[Haskell-cafe] Regular Expressions without GADTs

Martin Sulzmann sulzmann at comp.nus.edu.sg
Tue Oct 18 02:24:24 EDT 2005

GADTs have the problem that they're not extensible,
but type classes are! Imagine if we add regular hedges.
So, I think Oleg has a point here. 

Oleg's solution may look rather cryptic. But if we recall that 
type class instances describe proof systems, then Oleg's solutions 
starts looking quite elegant. Note that the GADTs serve the same
purpose, i.e. encoding proof rules. An interesting question is whether
there's something GADTs can do "better" than type classes and vice

Here's an example, many regexp algorithms can be formulated
co-inductively. We'll have trouble to encode these algorithms
with "standard" type classes, unless we consider some type
class extensions (if this sounds interesting check out
the "co-induction type class" paper on my home-page).
I don't think this will cause trouble for GADTs.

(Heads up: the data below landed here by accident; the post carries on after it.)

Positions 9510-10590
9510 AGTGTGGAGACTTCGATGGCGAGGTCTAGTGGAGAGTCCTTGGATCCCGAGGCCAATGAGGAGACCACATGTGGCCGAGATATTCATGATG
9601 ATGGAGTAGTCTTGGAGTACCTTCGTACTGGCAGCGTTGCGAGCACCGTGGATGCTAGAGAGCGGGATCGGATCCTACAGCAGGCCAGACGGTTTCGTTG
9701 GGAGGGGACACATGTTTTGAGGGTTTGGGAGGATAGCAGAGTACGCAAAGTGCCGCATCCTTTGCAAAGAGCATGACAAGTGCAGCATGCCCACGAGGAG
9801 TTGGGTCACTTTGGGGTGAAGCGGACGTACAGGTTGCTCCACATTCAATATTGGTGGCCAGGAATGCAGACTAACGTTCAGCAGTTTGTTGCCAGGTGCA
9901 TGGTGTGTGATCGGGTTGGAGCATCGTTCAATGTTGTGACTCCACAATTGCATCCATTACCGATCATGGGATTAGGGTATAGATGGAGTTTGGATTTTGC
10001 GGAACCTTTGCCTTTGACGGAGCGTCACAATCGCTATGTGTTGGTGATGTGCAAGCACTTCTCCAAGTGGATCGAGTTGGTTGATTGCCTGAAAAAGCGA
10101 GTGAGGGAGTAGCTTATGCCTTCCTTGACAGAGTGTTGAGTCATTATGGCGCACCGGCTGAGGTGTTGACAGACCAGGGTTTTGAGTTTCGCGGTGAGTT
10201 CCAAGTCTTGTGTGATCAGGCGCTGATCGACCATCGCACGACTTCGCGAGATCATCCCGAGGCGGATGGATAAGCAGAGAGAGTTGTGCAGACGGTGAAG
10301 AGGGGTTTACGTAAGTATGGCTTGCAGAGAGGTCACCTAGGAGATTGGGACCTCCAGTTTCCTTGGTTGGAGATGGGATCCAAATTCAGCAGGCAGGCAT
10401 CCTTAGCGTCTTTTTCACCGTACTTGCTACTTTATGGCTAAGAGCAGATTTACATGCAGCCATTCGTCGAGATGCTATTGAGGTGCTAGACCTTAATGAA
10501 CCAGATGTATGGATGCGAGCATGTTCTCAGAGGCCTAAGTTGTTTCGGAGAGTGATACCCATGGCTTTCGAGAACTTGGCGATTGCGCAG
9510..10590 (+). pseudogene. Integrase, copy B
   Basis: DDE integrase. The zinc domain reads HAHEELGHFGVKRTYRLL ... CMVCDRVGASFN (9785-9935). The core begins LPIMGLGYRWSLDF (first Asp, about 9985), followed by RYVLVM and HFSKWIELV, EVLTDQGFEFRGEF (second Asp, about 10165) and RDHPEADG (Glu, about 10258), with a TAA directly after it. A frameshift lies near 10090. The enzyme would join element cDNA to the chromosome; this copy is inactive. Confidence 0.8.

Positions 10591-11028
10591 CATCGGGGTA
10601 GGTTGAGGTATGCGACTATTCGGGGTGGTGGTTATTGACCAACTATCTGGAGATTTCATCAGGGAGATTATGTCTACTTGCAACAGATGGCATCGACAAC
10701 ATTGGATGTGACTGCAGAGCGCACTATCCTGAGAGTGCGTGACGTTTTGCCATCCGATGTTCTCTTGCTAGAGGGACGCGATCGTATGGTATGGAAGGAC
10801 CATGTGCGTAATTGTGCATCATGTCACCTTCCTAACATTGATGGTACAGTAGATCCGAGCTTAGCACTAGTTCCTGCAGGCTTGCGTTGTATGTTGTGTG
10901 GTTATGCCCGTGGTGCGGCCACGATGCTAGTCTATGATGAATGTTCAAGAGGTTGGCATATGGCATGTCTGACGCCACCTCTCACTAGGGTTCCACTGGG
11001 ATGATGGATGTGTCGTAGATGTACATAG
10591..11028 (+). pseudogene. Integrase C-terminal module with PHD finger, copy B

Ralf Hinze writes:
 > > The code seems a bit simpler, too.
 > Do you really think so? To me replacing a GADT by class and
 > instance declarations seems the wrong way round. We should
 > not forget that the DT in GADT stands for `data type'. One
 > could certainly argue that the gist of functional programming
 > is to define a collection of data types and functions that
 > operate on these types. The fact that with GADTs constructors
 > can have more general types just allows us to use the functional
 > design pattern more often (freeing us from the need or temptation
 > to resort to type class hackery with multiple parameter type
 > classes, undecidable instances, functional dependencies etc).
 > Cheers, Ralf
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